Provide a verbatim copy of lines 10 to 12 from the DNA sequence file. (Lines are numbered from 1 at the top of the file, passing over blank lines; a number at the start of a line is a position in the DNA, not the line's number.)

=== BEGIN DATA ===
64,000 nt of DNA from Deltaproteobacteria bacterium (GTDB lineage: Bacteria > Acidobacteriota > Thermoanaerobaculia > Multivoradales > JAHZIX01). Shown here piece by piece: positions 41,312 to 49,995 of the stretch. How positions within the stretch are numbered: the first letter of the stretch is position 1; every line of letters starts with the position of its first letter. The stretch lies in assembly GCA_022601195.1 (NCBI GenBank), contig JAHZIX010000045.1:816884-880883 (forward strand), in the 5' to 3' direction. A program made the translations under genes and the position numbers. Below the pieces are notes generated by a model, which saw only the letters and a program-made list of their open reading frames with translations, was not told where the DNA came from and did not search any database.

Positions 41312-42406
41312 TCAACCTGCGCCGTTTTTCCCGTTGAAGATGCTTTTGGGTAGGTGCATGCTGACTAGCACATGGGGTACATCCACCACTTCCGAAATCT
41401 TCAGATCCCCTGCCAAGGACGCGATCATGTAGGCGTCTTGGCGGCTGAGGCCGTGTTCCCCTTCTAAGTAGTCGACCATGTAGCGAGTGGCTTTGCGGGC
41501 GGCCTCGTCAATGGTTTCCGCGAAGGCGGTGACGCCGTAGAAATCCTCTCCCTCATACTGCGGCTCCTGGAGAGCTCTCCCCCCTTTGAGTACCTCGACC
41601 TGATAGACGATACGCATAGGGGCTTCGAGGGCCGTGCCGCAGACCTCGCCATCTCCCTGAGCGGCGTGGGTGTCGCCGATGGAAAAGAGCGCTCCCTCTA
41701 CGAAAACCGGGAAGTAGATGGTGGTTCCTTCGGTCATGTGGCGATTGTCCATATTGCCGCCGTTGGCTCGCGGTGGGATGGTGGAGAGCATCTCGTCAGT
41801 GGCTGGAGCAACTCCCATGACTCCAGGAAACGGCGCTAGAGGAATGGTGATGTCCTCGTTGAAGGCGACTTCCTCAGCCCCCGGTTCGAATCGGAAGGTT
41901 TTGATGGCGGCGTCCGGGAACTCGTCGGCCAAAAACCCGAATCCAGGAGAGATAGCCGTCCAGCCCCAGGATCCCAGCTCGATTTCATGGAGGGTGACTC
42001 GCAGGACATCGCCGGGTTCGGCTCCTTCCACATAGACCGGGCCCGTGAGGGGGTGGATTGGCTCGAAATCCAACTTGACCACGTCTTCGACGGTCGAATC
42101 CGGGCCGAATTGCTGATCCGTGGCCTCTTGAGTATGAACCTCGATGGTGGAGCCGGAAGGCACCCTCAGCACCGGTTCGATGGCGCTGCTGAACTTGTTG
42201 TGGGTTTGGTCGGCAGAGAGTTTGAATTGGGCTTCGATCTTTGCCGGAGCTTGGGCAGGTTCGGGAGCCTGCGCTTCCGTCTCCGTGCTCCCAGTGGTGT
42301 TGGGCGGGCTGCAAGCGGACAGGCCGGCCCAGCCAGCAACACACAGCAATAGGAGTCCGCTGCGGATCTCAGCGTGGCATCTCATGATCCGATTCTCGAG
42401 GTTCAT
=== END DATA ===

42001 GCAGGACATCGCCGGGTTCGGCTCCTTCCACATAGACCGGGCCCGTGAGGGGGTGGATTGGCTCGAAATCCAACTTGACCACGTCTTCGACGGTCGAATC
42101 CGGGCCGAATTGCTGATCCGTGGCCTCTTGAGTATGAACCTCGATGGTGGAGCCGGAAGGCACCCTCAGCACCGGTTCGATGGCGCTGCTGAACTTGTTG
42201 TGGGTTTGGTCGGCAGAGAGTTTGAATTGGGCTTCGATCTTTGCCGGAGCTTGGGCAGGTTCGGGAGCCTGCGCTTCCGTCTCCGTGCTCCCAGTGGTGT